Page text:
- Age: 16 respondents are part of the 18-24 age bracket (10.1%), 76 respondents are part of the 25-34 age bracket (48.1%), 40 respondents are part of the 35-44 age bracket (25.3%), 12 respondents are in the 45-54 age bracket (7.6%), 10 respondents are part of the 55-64 age bracket (6.3%), and 4 respondents are aged 65 or older (2.5%).

- 86 respondents (32.5%) identified as part of the LGBTQIA+/Queer community.
- 65 respondents (24.5%) identified as someone who experiences chronic illness.
- 60 respondents (22.6%) identified as neurodivergent, Disabled, and/or as a person with a disability.

We did! One member of our team, who is employed as an evaluator, led the analysis process with support from a few other team members who had prior experience with thematic coding. To avoid any bias, multiple team members reviewed all responses from each open-ended question and agreed upon the themes and key findings across the data set as a whole.

As it is with anything, our assessment had limitations.

One limitation is that we had originally planned to ask about the role of each respondent, but launched the survey for a few weeks before realizing this question had been omitted. This is an error on our part and we regret not having this additional data to provide further context.

Another limitation was that we did not provide more options for those working more than 15 years in both questions related to the length of time they’ve been in the movement or at their job. One survey respondent commented, “I wish the longevity questions didn't stop at "more than 15 years." There is a legacy worth capturing and acknowledging the intergenerational compositions of groups and nonprofits in the field…This survey doesn't seem to include questions about leadership positions or folks with longevity in the movement.”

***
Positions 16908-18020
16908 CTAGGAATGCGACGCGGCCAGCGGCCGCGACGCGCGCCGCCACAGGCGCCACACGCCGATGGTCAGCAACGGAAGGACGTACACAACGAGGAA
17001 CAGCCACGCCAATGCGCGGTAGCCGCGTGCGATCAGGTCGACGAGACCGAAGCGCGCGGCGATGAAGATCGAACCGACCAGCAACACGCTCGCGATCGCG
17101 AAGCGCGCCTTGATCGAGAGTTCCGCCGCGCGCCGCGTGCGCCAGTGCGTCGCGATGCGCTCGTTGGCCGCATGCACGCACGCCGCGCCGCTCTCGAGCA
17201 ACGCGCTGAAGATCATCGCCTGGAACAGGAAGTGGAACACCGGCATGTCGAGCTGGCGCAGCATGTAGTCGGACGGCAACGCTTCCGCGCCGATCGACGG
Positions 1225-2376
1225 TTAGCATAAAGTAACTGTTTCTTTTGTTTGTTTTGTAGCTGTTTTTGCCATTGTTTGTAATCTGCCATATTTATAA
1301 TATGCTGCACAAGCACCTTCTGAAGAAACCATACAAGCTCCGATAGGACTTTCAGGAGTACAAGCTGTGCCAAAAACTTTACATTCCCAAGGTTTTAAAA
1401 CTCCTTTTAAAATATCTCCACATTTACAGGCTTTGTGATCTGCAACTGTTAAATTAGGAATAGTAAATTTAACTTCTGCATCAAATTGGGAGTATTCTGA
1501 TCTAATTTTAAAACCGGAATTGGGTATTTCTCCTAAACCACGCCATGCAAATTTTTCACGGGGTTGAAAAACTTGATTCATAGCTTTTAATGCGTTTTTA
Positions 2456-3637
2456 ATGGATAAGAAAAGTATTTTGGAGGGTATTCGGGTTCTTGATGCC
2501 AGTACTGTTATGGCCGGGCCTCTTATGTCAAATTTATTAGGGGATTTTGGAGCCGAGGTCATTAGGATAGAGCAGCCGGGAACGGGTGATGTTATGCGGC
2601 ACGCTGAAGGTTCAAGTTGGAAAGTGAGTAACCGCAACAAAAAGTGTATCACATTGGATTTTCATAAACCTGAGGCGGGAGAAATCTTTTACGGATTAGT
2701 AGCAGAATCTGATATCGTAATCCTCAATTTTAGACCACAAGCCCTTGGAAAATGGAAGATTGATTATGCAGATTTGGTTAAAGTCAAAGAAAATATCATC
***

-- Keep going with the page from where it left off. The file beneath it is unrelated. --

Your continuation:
Some of the language we used for response options led to more confusion when analyzing the data. For example, we combined “homophobia” and “transphobia” into one option - even though these are different experiences.

A handful of respondents also let us know that they left their agency due to moving, because they got a new job, or they retired. One respondent commented, “Retirement should have been one of the options to begin with. All the above choices are negative. There are positive reasons to leave an organization, too.”

And due to the social identity data provided by some respondents, we know we should have been more intentional with our outreach to Black, Brown, Indigenous, and people of color in the movement.

If we conduct similar surveys in the future, we will make sure to address these limitations – we thank you for your grace.

We would like to acknowledge that throughout the entire survey, there were a few respondents who indicated they do not experience challenges at their agency and have enough resources. We want to validate that there are workplaces who do support their employees and create a positive agency culture.

An advocate from Kentucky shared, “Honestly, my organization is great. We've gotten lucky with having understanding leadership that works to create and enforce policies to help both clients and staff. However, I have heard of other sister agencies within our state that do not have good leadership, affecting the services provided in areas that truly need it.”

While this is not the norm, as the responses from this survey demonstrate, in the future we hope to learn from leaders and agencies who are “getting it right.”